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Horizon House fosters path to independence

10/17/2013 - West Side Leader
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By Kathleen Folkerth

Holly Beach, who had been homeless after being in foster care, ended up graduating with honors from The University of Akron after taking part in a program called Horizon House through Community Health Center.
Photo courtesy of Community Health Center
GREATER AKRON — At 23, Holly Beach is already a success story.

Beach graduated with honors from The University of Akron this past summer just a few years after essentially being homeless.

“I was in foster care, so when I turned 18 I became homeless,” she said. “I kinda didn’t know where to stay, so I was couch hopping. I stayed at a shelter for a little bit, then finally stayed with my stepsister. It was my senior year [at East High School].”

A caseworker with Summit County Children Services told Beach about Horizon House, a program run by Community Health Center (CHC) and the Ohio Multi-County Development Corporation, which offers housing to young people aged 18-22. Those who are accepted into the program must be working or in school, and in return they receive subsidized rent and support services to help them on the path to independence.

Program Coordinator Joe Scalise said the program began in 2006 after staff at CHC became aware of the number of youths in that age group that were living on the streets. A board member donated homes that could be used, and in a short time the first one opened for females.

“It was all privately funded, not one public cent,” Scalise said. “It was board members that took the motivation to get it together to make it happen.”

One of those board members is Mike Coppola, of Medina, an employee of Brunswick Cos. in Fairlawn.

“We put together ‘ask’ programs where we would invite people and we talked about CHC and what we do and what we were thinking about doing with respect to homeless kids in Summit County,” Coppola said. “We raised about $52,000 in the first year.”

By 2008 a home for males was opened. Coppola said three years into the program a development director was hired and was able to access public funding to combine with private funds to keep the program going.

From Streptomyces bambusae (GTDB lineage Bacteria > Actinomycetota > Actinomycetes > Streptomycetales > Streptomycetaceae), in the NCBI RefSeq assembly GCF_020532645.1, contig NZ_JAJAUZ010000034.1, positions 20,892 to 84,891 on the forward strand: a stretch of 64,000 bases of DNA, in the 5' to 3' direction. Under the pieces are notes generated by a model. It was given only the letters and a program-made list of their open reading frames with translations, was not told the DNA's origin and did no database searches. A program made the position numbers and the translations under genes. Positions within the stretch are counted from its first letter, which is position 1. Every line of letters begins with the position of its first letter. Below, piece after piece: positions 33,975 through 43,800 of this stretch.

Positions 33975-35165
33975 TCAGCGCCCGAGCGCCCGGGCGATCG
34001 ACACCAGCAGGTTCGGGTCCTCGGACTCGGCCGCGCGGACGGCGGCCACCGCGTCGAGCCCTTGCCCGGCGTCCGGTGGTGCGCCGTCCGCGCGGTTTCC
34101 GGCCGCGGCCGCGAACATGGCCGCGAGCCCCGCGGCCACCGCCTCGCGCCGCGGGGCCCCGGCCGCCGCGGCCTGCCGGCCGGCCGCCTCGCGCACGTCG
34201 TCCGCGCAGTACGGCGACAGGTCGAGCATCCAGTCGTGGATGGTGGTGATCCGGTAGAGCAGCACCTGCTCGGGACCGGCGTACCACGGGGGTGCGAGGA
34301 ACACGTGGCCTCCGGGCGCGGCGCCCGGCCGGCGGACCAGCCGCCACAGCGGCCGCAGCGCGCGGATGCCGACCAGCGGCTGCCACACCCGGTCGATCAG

Scalise said any young person 18-22 that can be documented as in a homeless situation or who is emancipating from foster care meets eligibility for the program. To participate, the youth must be enrolled in school full-time or work a minimum of 20 hours a week.

For Beach, the program allowed her to have a steady place to live while finishing up high school, which she did with honors. She then started taking classes at UA, after receiving a scholarship, before deciding to major in social work as a sophomore.

Residents who successfully complete the program after two years, like Beach, then have the chance to work for Horizon House as a resident adviser. Beach said in that role she helped residents to apply for federal benefits and jobs, as well as help them with learning how to live in a community home environment.

“I think Horizon House was the most challenging position I’ve ever had,” said Beach, who worked for the program for two years. “It has so many layers and is so complex. It has prepared me in so many ways, such as how to handle things if there’s a conflict going on.”

Beach graduated from UA in August with honors with a 3.7 grade point average. In September, she moved to Denver and started a job as a counselor with AmeriCorps at the New America School in Lakewood, Colo.

With the grant she earns for her assignment, she plans to enroll in a master’s degree program at Denver University, she said.

Scalise said about 44 young people have participated in the program since it started. Sixteen have moved on to permanent housing situations.

“Some of them aren’t ready to emancipate, and their stay can be short,” he said. “Then there are others who are ready to go. We try to recruit for success. We are always trying to maximize the potential that is there.”

In some cases, a mental health issue is discovered, and the program helps those participants get the help they need, he added.

“A lot of these young folks have no knowledge of the nuances of adult life,” Scalise said. “We’re constantly trying to educate them on that.”

Coppola said he keeps up with the young people in the program, which receives some funding from two fundraisers that support CHC each year.

“We try to let people know what we’re doing,” Coppola said. “The public needs to know there’s someone out there who is providing shelter for homeless kids.”

He added that he’s proud of all of the young people in the program, especially Beach.

“We’re very proud of that because we took this young lady from a foster home and brought her in and she went to school,” Coppola said. “That’s an accomplishment. We saved one life. And hopefully she’s in the field so she’s out trying to save other lives.”

The CHC accepts donations of cash or items for the program. Officials said most clients enter the program with only their personal belongings, so the organization purchases beds, bedding, towels, toiletries and more for each new resident. During the holiday season, the agency provides gifts for Horizon House residents, as well. Donations or gift cards can be sent to Community Health Center — Horizon House Program, c/o Development Department, 838 Coburn St., Akron, OH 44311. For more information, go to www.commhealthcenter.org or call 330-434-4141.

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